Compare and contrast the goals and methods of Cavour in ltaly and Bismarck in Germany
Both Bismarck and Cavour were superb diplomats who relied on promises from other nations to either assist or at least to not intervene in unifying their respective countries. Both were experts at that which Bismarck called realpolitik. Bismarck perhaps best expressed the philosophy shared by both in his famous statement:
It is not by speeches and majority resolutions that the great questions of the time are decided – that was the big mistake of 1848 and 1849 – but by blood and iron.
Cavour had hoped to build a constitutional state in Italy centered in Sardinia and had hoped to receive help from France under Napoleon III. He managed to unleash tremendous nationalism in Italy, even though Napoleon III eventually abandoned him. When unification appeared to be complete under the more radical Guiseppe Garibaldi, Cavour organized a plebiscite whereby the people of southern Italy united with Sardinia. Italy thus became a united Kingdom under King Victor Emmanuel. Cavour became Italy's first Prime Minister.
Bismarck cared little for public opinion, and was inclined to accomplish his goals by military means if need be. His primary aim was to unite Germany under Prussian leadership and exclude Austria from the new German nation. He did so by provoking a war with Austria after first securing France's neutrality, again under Napoleon III. He offered Austria generous terms at the end of the war, and then attacked France. This was the famous Franco-Prussian War. At the end of the war, Bismarck publicly humiliated Napoleon III, and had Frederick Wilhelm I crowned Emperor of Germany at Versailles. Germany thus became an Empire, with Bismarck as its first chancellor.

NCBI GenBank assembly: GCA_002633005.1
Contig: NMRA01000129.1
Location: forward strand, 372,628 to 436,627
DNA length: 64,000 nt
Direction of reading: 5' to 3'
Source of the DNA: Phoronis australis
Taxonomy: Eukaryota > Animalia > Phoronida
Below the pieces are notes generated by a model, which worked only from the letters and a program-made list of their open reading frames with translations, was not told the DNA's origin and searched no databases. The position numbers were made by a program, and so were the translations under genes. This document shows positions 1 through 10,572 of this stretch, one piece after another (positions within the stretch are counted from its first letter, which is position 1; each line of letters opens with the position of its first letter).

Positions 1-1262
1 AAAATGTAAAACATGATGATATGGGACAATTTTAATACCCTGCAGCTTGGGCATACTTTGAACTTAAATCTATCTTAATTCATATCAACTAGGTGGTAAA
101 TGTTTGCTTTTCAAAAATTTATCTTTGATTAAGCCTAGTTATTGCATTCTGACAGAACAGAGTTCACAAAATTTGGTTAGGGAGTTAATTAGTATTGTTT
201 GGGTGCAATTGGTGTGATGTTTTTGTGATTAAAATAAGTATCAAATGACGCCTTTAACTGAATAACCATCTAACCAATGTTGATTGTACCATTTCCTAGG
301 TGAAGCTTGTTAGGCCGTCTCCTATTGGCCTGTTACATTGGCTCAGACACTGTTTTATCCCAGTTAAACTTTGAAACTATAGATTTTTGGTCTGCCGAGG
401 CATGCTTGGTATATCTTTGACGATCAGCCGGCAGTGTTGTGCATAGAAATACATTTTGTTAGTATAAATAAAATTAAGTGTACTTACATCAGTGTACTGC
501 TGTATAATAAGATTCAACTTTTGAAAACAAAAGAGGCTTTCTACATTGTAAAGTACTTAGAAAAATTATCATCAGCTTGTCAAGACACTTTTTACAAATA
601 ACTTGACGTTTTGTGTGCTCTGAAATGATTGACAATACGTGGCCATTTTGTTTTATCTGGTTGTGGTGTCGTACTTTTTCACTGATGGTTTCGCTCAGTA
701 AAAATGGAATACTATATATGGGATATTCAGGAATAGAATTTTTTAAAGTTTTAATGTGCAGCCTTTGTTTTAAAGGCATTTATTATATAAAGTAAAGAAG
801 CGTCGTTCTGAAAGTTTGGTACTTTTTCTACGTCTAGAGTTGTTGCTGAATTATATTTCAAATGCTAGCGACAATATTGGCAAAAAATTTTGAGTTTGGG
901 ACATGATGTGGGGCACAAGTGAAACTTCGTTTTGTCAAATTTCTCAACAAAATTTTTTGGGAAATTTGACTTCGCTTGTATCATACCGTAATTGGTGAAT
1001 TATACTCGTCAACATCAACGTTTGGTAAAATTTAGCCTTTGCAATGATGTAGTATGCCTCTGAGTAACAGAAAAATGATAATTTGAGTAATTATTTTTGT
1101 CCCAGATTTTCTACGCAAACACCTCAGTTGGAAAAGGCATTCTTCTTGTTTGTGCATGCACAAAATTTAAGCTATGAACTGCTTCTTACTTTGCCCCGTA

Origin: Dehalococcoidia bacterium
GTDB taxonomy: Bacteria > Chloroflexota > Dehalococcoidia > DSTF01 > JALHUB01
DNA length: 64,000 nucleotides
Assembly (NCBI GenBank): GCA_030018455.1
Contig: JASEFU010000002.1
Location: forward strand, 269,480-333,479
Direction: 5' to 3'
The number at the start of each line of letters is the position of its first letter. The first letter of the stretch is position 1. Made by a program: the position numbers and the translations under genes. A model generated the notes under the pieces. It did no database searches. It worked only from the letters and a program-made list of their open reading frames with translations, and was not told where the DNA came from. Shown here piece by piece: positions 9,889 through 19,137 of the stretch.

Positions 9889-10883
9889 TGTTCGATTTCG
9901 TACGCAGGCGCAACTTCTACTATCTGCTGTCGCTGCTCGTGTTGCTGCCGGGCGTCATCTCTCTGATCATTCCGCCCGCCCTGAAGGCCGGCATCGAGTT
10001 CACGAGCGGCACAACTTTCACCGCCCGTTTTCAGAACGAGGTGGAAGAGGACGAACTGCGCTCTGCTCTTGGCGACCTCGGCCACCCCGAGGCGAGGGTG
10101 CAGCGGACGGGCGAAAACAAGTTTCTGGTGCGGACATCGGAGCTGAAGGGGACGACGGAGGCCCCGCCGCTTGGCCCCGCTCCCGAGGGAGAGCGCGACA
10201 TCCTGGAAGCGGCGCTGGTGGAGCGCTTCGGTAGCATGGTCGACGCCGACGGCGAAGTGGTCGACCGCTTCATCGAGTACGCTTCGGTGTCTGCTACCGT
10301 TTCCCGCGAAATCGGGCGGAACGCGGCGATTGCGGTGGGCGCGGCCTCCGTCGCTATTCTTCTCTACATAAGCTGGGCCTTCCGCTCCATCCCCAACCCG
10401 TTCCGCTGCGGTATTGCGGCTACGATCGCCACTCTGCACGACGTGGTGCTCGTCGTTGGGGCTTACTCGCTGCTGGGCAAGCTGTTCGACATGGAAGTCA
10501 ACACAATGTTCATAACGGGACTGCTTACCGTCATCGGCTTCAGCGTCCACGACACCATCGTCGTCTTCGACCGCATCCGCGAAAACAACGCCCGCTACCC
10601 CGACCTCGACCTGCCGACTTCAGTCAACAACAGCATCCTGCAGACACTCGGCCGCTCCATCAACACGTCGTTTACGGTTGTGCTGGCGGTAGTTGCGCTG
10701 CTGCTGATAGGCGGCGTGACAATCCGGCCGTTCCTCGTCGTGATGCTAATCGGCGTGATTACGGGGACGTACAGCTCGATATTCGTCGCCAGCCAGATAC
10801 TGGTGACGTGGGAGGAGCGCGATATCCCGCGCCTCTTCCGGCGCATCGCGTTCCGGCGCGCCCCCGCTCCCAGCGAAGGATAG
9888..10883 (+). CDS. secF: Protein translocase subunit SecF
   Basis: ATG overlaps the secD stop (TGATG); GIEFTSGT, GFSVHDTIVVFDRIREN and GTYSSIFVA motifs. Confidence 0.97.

Both Bismarck and Cavour used a complex series of diplomatic maneuvers, including wars, to unify their respective nations. Bismarck, who served as the chief minister under the Prussian King Wilhelm I, used these methods to unify Germany under the Prussian monarch. He did this through a complex series of machinations that included wars against Denmark, Austria, and France. In the process, he excluded Austria from a role in this new Germany, which was finally unified after the victory by Prussia and the other German states over France in 1871. He also placated liberals opposed to the autocratic rule of the Prussian monarch by instituting several liberal reforms, including old-age pensions for most Germans and other social security reforms.
Bismarck called his approach to statecraft realpolitik, and it was an approach also pursued by Count Camillo di Cavour of Sardinia. Cavour was a longtime advocate of a constitutional monarchy for Italy under the control of the king of Sardinia-Piedmont (a situation very much analogous to Prussian control of Germany.) Cavour sought to purge the region of Austrian influence by appealing to French leader Napoleon III, who duly went to war against Austria. The results of this war eventually led to the unification of the northern half of Italy under Sardinia-Piedmont, and Cavour began to negotiate with revolutionary nationalist Giuseppe Garibaldi, who was leading his Red Shirts in the overthrow of the monarch of the Kingdom of the Two Sicilies. Although Cavour died before the union of northern Italy with the South (and the Papal States) was complete, it was his influence that led the entire peninsula to be unified under the control of King Victor Emmanuel of Sardinia.